The Case for Managed Futures – with a Few Caveats

The Case for Managed Futures – with a Few Caveats

By Andrew Beer, founder of Dynamic Beta:

The past few years have not been kind to managed futures hedge funds.  The SocGen CTA index of twenty leading managed futures hedge funds has returned a pitiful -0.96% per annum over the three years through June.  Despite this, investors should seriously consider increasing exposure to managed futures today given the rising likelihood of a material equity bear market in the coming years.  CTAs, after all, were one of the few assets classes to post gains in 2008:  up 15-20% when global equities declined 40% along with other “diversifiers” like REITS, high yield, MLPs, and commodities.  Investing in CTAs today is the equivalent of buying insurance before the flood, not after.

The strongest argument for investing today is that CTAs have performed very well during significant drawdowns in the equity markets.  The chart below shows the outperformance of the SocGen CTA to the S&P 500 in quarters since 2000 when the S&P has suffered material losses.  During these stress quarters, CTAs outperformed the S&P 500 by 17.8% on average:

The reason is quite simple:  most CTA performance is driven by capturing trends – both long and short – and, during periods of market turbulence, multiple asset classes tend to trend simultaneously.  Case in point:  a factor decomposition of CTA returns in 2008 demonstrates that they made more money in rates and currencies than equities. 

There are a few differences, though, between CTAs and other equity risk mitigation strategies.  Most risk mitigation strategies are unidirectional – that is, they only make money if equities decline.  By contrast, CTA portfolios shift exposures regularly and potentially can generate strong profits in rising equity markets as well.  The second, and related, distinction between CTAs and unidirectional risk mitigation strategies is that CTAs have “positive carry” – that is, funds can generate positive returns in periods when equities are flat or rising.   The chart to the right depicts the “managed futures smile” and shows the quarterly returns of the SocGen CTA index versus the S&P 500 since 2000.

Despite these benefits, there are several serious issues that institutional allocators need to confront.  First, and most importantly, most CTA hedge fund fees are still far too high.  While the SocGen CTA index returned 1.14% per annum for the ten years through June, performance before hedge fund fees (and arguably excessive trading costs) was almost quadruple that amount (an estimated 4.46%).  More of those pre-fee returns should inure to end investors.

Second, selecting which CTA will perform well going forward is nearly impossible.  Empirical evidence shows little, if any, persistence of returns, so last year’s star is just as likely to be in the middle of the pack (or worse) this year.  Given the 30% plus annual dispersion between top and bottom performers in space, investors need to diversify across half a dozen or so funds to mitigate single manager risk.  Spreading bets, however, reduces negotiating leverage on fees, so many investors end up paying full fees across multiple funds, with commensurately lower performance.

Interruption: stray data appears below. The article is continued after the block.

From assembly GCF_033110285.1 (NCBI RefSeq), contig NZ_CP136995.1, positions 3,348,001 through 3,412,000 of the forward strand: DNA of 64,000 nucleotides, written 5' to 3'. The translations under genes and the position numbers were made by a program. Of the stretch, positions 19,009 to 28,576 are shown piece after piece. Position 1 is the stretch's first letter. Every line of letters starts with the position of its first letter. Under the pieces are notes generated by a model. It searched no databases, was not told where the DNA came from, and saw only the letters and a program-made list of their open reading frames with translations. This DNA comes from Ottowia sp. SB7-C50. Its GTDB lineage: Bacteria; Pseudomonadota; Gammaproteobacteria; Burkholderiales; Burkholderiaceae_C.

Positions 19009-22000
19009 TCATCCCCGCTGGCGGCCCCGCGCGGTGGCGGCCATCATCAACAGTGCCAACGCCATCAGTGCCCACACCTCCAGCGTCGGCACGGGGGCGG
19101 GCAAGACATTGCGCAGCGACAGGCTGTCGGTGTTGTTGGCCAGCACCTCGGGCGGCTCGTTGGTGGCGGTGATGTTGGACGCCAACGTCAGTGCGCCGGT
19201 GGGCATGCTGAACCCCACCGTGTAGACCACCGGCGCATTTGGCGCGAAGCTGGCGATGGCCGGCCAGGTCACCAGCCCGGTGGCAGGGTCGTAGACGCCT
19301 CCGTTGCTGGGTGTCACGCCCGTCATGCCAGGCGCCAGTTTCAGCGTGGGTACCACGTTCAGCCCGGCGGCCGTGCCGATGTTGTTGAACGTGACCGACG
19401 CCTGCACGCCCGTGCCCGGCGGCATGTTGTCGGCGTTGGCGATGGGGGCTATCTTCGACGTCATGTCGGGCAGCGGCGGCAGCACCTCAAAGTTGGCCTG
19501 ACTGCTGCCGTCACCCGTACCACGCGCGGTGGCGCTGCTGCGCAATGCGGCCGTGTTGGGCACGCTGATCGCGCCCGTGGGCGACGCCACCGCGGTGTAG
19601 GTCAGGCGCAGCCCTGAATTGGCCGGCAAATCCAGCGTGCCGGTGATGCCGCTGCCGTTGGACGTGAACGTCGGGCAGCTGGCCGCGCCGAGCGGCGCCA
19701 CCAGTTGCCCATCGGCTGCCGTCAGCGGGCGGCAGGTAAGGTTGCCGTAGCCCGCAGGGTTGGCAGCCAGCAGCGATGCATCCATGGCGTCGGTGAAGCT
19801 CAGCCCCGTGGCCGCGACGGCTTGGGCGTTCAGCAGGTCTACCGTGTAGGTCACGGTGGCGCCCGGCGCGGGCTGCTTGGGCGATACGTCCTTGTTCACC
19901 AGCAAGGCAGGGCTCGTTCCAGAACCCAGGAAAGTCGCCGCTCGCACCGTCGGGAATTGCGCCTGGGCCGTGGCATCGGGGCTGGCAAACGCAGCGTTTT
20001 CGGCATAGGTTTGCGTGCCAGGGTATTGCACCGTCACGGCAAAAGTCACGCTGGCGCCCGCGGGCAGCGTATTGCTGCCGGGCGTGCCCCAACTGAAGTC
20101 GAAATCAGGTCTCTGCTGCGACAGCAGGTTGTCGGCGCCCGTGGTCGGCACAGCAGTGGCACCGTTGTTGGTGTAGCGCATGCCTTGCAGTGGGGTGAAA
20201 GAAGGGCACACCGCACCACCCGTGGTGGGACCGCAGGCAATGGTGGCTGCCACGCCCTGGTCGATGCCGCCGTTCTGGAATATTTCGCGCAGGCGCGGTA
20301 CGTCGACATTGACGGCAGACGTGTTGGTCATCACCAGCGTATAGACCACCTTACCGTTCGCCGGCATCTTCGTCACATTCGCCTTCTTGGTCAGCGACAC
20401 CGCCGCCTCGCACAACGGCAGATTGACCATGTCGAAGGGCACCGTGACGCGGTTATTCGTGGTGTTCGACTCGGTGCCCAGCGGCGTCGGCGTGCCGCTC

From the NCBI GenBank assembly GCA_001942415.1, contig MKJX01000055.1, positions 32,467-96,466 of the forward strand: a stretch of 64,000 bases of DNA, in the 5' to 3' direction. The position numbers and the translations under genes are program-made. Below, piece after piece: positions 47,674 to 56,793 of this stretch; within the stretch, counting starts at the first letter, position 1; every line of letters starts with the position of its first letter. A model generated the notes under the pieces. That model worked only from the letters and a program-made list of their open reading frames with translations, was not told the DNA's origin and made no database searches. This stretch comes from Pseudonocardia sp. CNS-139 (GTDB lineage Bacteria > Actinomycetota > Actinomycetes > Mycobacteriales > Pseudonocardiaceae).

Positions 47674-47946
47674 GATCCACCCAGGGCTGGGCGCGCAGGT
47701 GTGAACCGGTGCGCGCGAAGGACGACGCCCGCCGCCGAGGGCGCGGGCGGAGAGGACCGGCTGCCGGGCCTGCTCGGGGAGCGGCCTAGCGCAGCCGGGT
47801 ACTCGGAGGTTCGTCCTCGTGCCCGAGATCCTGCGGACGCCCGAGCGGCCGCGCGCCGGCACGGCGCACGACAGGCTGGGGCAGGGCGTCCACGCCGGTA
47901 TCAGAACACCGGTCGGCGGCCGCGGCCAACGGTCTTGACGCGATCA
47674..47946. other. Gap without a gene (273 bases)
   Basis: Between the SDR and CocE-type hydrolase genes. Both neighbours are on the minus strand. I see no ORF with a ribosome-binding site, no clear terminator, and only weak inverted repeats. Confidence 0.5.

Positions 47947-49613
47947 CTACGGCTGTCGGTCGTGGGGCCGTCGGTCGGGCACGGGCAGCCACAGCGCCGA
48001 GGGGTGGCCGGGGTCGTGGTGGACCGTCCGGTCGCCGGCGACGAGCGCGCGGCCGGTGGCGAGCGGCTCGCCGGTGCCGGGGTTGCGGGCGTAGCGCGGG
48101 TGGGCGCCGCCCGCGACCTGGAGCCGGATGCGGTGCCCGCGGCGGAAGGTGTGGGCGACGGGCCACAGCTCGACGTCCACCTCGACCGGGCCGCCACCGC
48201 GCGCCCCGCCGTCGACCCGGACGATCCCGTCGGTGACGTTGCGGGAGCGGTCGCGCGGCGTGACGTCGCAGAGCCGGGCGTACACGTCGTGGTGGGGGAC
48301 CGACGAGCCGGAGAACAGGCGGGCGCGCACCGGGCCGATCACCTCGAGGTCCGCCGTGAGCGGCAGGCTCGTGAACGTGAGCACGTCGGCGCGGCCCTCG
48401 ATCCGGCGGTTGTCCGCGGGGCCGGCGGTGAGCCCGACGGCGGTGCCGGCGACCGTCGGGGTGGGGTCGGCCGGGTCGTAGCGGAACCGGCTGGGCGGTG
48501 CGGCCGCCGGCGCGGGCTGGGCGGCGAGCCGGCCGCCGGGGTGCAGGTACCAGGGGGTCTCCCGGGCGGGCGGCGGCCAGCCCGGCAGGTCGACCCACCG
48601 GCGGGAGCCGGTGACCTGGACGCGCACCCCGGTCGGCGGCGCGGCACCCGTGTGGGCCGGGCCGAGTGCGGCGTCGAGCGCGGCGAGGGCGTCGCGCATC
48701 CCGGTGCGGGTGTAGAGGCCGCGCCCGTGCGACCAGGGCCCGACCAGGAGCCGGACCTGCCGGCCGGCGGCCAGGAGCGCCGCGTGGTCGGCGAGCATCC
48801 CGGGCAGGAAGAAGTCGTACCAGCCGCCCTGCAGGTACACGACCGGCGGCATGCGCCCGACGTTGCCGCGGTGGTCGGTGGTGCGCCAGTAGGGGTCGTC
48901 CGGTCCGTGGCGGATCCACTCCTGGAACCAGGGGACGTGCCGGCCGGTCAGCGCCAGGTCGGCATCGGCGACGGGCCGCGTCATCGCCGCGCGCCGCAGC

Third, while the long-term correlation of CTAs to traditional assets is close to zero, the active nature of CTA portfolios means that correlations will rise and fall dramatically depending on market conditions.  Early 2018 was an extreme example of high positive correlation to equities, where the January equity melt-up produced the best month in years, only to be followed significant losses during the February pullback.  This active component makes CTAs more unpredictable; that said, it is a safe bet that they will profit during a protracted and steep pullback in equity markets, when multiple asset classes will be repriced (and trend) simultaneously.

What does the future hold?  Large institutions have pressured CTA hedge funds to reduce fees, but often only for “stripped down” versions of their flagship products; anecdotal evidence suggests that some of the cheaper versions have underperformed.  Banks offer dozens of dedicated “trend” models through OTC swaps, but performance has been mixed and have done little to improve performance.  Neither of those approaches has addressed how to consistently improve performance or reduce single manager risk (or, in the case of bank swaps, “modeling” risk).  The most promising area, we believe, is to build reasonable cost portfolios to dynamically capture the core exposures of large groups of CTAs, like those in the SocGen CTA index.  By disintermediating fees and some excessive trading costs, we believe that investors can realistically expect to pick up 300 bps or more in performance over time.  With this approach, the “positive carry” is much more compelling, and single manager dispersion is materially reduced.  For institutional and other investors seeking the risk mitigation benefits of CTAs, this is a clear case where imitation might not only be the highest form of flattery, but also superior to the real thing.

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